For many of us, getting a blood pressure reading is a common occurrence – whether we’re at the doctor’s, having a routine health check-up or even as self-observation in the comforts of our own homes. While most of us may be familiar with the terms such as systolic and diastolic blood pressure, how many of us really understand what they mean?
And what exactly is blood pressure?
Blood pressure is the amount of pressure exerted against the walls of the body’s circulatory system’s blood vessels as the heart pumps – and is determined by the amount of blood pumped and the resistance of the artery walls. As the heart beats, it pumps blood into the large blood vessels and propels it around the body, creating a significant pressure on the walls of the blood vessels.
In short, blood pressure is the measure of force your heart uses to pump oxygenated blood around your body. As pressure is highest in the arteries due to their contractile capacity (flexibility and ability to self-contract), blood pressure is measured based on the arteries and is thus, also sometimes known as arterial blood pressure.
How to Read a Blood Pressure Monitor
Now that you understand blood pressure a little better, how do you actually measure it? These days, most people either have their blood pressures measured at the doctor’s or with the help of a digital blood pressure machine. Using a simple inflatable cuff, these machines are able to determine your reading in no time at all. But what do those words and numbers on the monitor even mean?
Systolic pressure (SYS) is the pressure created on the (blood vessels/arteries) when the heart beats as it contracts (squeezes) and pumps oxygen-rich blood around the body.
Diastolic pressure (DIA) is the pressure formed in the (blood vessels/arteries) when the heart relaxes between beats, allowing it to fill with blood and obtain oxygen. Since the heart is relaxed, the diastolic pressure is always lower in value compared to its systolic counterpart.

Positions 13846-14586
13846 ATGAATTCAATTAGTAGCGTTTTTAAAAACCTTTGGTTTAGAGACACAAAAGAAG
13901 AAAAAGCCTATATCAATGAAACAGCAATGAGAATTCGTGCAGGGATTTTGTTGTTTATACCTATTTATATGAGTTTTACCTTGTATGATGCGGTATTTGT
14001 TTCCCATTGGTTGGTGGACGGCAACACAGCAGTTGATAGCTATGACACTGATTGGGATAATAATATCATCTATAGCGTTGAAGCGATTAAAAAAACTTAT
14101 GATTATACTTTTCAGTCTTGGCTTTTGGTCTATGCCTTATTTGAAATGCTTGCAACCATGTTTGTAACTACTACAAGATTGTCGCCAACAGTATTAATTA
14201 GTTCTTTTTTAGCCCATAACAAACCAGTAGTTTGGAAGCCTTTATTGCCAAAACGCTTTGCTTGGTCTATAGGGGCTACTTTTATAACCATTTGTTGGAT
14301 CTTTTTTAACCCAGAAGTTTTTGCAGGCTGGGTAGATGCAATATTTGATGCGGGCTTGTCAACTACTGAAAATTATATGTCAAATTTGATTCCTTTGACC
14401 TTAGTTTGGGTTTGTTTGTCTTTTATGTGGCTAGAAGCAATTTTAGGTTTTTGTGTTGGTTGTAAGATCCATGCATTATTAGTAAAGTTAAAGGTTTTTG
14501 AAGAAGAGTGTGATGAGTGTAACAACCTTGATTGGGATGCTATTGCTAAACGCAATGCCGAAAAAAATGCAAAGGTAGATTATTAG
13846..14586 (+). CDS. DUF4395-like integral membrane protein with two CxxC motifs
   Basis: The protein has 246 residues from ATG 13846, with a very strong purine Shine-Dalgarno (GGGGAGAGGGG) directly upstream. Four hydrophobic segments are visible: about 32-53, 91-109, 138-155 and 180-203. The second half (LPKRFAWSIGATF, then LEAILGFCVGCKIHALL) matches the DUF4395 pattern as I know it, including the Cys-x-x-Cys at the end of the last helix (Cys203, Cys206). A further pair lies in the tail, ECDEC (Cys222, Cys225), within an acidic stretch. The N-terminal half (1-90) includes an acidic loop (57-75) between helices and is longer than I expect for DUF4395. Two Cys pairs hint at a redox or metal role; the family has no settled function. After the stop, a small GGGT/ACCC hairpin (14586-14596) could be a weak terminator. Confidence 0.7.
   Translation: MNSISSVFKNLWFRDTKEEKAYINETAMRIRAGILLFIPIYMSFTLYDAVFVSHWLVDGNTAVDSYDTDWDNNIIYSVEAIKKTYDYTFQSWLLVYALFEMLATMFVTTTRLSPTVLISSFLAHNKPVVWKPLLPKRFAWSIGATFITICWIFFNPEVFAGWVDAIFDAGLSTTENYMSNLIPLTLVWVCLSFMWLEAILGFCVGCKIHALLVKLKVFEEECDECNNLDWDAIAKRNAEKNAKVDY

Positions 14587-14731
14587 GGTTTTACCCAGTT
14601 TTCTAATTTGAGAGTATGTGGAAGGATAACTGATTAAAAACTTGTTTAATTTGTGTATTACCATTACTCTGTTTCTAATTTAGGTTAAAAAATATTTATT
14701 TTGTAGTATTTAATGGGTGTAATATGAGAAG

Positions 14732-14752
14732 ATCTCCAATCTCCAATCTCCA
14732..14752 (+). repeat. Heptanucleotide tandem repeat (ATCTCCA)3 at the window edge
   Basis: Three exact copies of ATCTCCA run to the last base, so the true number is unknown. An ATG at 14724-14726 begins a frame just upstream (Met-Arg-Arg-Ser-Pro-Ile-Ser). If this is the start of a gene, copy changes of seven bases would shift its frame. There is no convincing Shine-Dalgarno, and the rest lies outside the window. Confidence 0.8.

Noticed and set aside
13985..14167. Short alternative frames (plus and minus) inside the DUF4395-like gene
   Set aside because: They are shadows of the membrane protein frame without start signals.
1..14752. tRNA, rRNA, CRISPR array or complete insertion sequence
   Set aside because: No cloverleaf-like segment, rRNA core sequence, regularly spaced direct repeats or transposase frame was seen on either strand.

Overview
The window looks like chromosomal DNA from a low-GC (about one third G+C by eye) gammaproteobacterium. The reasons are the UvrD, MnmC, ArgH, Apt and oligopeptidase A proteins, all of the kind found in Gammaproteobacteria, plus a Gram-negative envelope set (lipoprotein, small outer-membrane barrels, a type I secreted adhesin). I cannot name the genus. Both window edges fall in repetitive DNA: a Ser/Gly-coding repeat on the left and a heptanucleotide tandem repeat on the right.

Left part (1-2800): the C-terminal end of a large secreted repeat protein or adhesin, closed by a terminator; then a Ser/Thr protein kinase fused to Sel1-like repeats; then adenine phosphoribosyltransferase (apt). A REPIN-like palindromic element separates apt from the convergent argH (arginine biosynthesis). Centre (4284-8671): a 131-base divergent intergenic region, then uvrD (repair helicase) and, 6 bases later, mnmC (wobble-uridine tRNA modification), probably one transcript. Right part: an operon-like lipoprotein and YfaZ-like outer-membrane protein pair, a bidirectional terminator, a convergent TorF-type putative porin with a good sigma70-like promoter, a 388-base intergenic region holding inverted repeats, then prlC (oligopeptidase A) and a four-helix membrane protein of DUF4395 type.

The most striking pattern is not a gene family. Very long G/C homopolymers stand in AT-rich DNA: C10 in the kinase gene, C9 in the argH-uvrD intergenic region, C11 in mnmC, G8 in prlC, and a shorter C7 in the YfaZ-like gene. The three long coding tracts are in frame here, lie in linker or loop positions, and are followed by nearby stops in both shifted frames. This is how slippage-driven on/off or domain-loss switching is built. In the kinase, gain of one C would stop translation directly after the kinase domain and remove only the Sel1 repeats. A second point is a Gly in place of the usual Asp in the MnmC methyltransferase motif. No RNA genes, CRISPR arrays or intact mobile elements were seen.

mmHg is the unit of measurement for blood pressure, and means millimetres of mercury. This is because mercury was the substance used in the first accurate pressure gauges, and while they may not be used anymore, mmHg remains a standard unit of measurement for blood pressure in the field of medicine.
Pulse (PUL) refers to the number of heart beats and is usually calculated per minute (PUL/min). However, not all blood pressure monitors have this.
Fun fact: Did you know that diastole and systole actually refer to the two phases of the cardiac cycle? That’s why blood pressure values are called systolic and diastolic pressure! If you have a hard time remembering the difference, just think of the S in Systolic as Squeeze, and the D in Diastolic as Decrease (lower value).
When reading your blood pressure, the numbers are always read in pairs like a fraction, with the systolic value (top) followed by the diastolic value (bottom). An example is 120/80 mmHg which is read as “120 over 80”. This means a person has a systolic blood pressure of 120 mmHg and a diastolic blood pressure of 80mHg.
Although blood pressure is read in pairs, systolic pressure is usually considered to be more important, especially as a risk factor for cardiovascular diseases for people over the age of 50. This is because systolic pressure tends to rise with age due to the structural changes of the arteries including plaque build-up and increased stiffness.
Diastolic pressure on the other hand, has a varying pattern with age where it tends to first increase up to about the age of 50, before slowly decreasing over time.
The Meaning Behind Your Blood Pressure Values
But what is considered normal blood pressure, and when should I start to worry?
Credit: Clinical Practice Guidelines, Management of Hypertension [4th ed.], Ministry of Health Malaysia
For most adults, normal ranges from a systolic pressure between 90 mmHg and 120 mmHg and a diastolic pressure of between 60 mmHg and 80 mmHg. Anything else is a cause for concern as numbers above the ideal range can indicate an issue that your heart is struggling to pump blood to the rest of your body, and a lower range can indicate an issue with low blood pressure (hypotension).
A more major problem, however, is the issue of hypertension – high blood pressure. As hypertension significantly increases the risk of cardiovascular problems such as heart attacks, strokes, kidney failure and more, managing blood pressure is key in maintaining one’s overall health.
In fact, according to the National Health and Morbidity Survey in 2019, up to 1 in 3 Malaysian adults suffer from hypertension. This means that roughly over 7 million people in Malaysia alone have hypertension, with many unaware of their condition – making it a clear cause for concern.
If you suspect you may be suffering from hypertension or even hypotension, be sure to visit your nearest doctor or health clinic as soon as possible. With so many affordable digital blood pressure monitors now easily available, regular checks at home is no longer an obstacle.
In fact, why not get your own blood pressure monitor now.